A Country House and Gardens

THE ROLLING HILLS NORTH OF NEW YORK CITY featuring some of the most dramatic scenery in the region, have been horse country for the past three centuries. The landscape features sweeping views of wooded hillsides while barns, pastures, and horse paddocks provide vernacular reminders of its agrarian past. Taking his cue from this magnificent setting, Wadia sought to create a dialogue between the design of the home and the surrounding landscape. To emphasize the views of an adjacent nature conservancy, he sited the home carefully and designed a floor plan that would capture the outdoor beauty at every turn. He also manipulated the transitional spaces around the exterior of the house with a series of well-defined garden rooms to force a particular view or perspective. By emphasizing these transitions — visitors must walk through a small entry garden that overlooks a larger formal garden before they can turn right to get to the front door, for example — guests experience a sense of discovery as they move through the landscape.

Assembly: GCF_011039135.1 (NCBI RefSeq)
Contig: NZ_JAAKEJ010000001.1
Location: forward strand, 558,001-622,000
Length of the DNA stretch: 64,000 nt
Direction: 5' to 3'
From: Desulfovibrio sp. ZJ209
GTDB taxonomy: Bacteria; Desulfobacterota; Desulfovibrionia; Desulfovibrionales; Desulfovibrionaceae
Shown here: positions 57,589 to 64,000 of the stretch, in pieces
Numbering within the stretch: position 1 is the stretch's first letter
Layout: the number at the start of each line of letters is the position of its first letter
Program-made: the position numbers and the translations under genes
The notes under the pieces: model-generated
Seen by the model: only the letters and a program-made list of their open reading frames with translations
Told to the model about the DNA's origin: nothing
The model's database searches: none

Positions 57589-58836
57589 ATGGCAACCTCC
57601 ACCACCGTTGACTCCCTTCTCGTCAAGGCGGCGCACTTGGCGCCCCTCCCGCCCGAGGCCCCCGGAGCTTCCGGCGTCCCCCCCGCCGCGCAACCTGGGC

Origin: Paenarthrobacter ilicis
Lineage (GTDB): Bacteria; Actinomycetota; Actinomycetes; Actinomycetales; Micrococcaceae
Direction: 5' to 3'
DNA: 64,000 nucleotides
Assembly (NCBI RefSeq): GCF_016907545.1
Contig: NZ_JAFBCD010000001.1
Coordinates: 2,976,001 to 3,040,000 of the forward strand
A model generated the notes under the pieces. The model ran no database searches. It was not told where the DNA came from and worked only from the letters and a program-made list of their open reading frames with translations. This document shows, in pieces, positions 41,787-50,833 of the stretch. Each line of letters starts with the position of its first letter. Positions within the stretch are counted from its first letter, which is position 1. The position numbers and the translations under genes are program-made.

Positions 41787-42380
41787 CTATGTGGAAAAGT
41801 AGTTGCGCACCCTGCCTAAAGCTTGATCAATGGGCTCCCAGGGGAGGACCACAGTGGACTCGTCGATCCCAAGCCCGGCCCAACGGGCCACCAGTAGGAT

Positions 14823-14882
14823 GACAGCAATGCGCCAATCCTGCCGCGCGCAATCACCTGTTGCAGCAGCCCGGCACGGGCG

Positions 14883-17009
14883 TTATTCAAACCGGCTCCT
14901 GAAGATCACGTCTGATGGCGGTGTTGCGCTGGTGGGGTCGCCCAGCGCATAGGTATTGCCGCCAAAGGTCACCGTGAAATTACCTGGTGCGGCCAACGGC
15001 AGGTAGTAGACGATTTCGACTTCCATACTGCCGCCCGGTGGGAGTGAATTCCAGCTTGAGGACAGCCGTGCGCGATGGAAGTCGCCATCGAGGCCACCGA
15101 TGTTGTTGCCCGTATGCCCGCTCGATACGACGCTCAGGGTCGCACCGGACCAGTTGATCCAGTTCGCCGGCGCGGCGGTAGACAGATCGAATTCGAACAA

The owners of the home, who are both avid gardeners, wanted to be able to wake up in the morning and walk directly into the garden. Accordingly, the master bedroom is situated on the first floor, as are all of the other essential rooms, while the guest bedrooms occupy the second floor. Tender plants are over-wintered in the conservatory, a warm and inviting room with a double-height ceiling, exposed timbering and trusses, and lovely double-height bay windows that flood the room with sunlight. The central corridor is designed with arched casings framing the doorways, which open up the space and extend the view to the garden beyond. The living room, which features a limestone fireplace mantle and floor-to-ceiling wood paneling, has been deliberately designed with large windows to capture the dramatic view of the nature conservancy. Naturally, this is a tricky proposition as oversized windows are not in the language of traditional classical design. Yet, with a bit of inventiveness, the windows have been classically re-imagined and deftly incorporated into the traditional styling of the home. In fact, the home, itself, and the way it is intimately linked to the landscape by its gardens and vistas, looks as though it could have been plucked from the English countryside.

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